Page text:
burki28_Wakil  Kohsar_AFP_Getty Images_imran khan Wakil Kohsar/AFP/Getty Images

Imran Khan’s Pakistan

Young people, seeking better services and a crackdown on corruption, powered Imran Khan's victory in the recent general election. But can the greatest cricketer Pakistan has ever produced deliver on his promises?

KARACHI – The cricketer-turned-politician Imran Khan will become the next prime minister of Pakistan. The vote count was completed three days after the election on July 25, and Khan led his party, the Pakistan Tehreek-e-Insaf (PTI), to victory. A party – or a coalition of parties – requires the support of at least 137 members of the National Assembly to be called upon to form a government. Khan is close to achieving that goal. Having won 115 seats, the PTI should be able to get the support of scores of independents and members of the half-dozen smaller parties. He will likely be sworn in before August 14, Pakistan’s 71st birthday.

Submitting to the counsel of his close advisers and addressing the public as prime minister-elect, Khan said that, having played cricket, he knows the game is not over until the last ball has been bowled. But he subsequently appeared on national television promising a naya (new) Pakistan.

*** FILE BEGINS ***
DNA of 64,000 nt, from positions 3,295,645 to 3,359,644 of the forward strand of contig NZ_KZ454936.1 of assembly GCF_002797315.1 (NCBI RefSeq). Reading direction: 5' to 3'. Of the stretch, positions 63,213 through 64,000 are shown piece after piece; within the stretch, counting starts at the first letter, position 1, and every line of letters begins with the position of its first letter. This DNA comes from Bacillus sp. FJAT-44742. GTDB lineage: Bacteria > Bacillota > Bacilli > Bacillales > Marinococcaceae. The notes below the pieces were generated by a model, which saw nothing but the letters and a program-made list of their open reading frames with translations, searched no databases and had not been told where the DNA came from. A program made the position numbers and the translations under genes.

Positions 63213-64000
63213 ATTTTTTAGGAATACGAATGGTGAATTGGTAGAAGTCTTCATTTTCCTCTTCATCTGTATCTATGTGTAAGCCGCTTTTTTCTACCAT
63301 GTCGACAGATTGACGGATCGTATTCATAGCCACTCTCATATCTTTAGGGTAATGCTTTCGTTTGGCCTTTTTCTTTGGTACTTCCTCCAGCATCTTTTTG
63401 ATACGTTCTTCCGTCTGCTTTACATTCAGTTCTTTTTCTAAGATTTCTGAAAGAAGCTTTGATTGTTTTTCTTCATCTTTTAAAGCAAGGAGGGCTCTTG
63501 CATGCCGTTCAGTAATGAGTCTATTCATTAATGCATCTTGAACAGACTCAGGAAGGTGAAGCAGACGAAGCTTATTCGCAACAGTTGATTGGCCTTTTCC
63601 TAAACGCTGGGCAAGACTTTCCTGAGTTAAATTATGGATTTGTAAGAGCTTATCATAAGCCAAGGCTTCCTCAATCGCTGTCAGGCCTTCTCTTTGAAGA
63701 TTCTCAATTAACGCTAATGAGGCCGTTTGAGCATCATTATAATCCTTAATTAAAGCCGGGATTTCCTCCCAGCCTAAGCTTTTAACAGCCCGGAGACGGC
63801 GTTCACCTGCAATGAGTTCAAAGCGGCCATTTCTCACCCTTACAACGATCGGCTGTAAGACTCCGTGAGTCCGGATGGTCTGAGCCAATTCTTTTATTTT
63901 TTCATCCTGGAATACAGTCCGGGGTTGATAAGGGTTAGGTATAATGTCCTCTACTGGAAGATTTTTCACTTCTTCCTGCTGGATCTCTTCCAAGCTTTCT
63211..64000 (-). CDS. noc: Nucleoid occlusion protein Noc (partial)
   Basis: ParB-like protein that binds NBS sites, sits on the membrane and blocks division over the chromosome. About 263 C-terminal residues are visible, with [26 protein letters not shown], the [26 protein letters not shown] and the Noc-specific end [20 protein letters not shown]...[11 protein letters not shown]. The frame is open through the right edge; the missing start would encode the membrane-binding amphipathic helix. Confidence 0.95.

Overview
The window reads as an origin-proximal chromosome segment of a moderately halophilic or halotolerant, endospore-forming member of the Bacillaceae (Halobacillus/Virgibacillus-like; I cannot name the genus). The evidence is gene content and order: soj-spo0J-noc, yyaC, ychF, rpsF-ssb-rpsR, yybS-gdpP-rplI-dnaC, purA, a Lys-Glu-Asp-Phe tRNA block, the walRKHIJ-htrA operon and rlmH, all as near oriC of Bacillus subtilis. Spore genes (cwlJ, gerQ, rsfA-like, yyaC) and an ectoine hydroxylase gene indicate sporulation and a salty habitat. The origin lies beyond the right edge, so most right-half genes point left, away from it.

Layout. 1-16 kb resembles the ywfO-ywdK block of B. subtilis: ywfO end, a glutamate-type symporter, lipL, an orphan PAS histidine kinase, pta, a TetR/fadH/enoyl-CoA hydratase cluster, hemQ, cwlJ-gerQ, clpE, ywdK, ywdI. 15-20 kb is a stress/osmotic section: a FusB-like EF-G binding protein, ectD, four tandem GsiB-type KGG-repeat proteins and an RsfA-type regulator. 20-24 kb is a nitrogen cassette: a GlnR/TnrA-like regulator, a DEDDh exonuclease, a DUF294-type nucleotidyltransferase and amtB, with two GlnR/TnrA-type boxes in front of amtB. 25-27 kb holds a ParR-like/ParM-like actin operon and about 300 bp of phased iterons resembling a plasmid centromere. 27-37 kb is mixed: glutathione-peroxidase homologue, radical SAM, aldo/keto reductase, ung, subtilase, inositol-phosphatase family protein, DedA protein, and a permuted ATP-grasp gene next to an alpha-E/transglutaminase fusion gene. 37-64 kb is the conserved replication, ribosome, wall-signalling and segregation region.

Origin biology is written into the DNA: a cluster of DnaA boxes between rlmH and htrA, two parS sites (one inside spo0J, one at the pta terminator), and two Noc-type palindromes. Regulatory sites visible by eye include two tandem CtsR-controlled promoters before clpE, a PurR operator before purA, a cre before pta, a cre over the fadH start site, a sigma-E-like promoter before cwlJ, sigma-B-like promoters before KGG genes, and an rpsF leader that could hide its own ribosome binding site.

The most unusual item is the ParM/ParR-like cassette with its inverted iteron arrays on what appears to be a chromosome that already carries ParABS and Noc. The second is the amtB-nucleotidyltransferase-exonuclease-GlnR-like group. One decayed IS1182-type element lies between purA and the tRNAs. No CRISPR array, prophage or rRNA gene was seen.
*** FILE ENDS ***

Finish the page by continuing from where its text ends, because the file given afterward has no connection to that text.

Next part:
The country has completed one of world’s largest democratic exercises. Altogether, 106 million voters were registered to elect the next National Assembly and four provincial assemblies. Of these, 56 million people (almost 53% of the total) cast their votes. The electorate chose 270 members of the National Assembly. Because two candidates were killed in pre-election violence, voting for two of the directly elected seats was postponed. Sixty women and ten members of various religious minorities were indirectly elected by the four provincial assemblies, bringing the total membership of the national legislature to 342.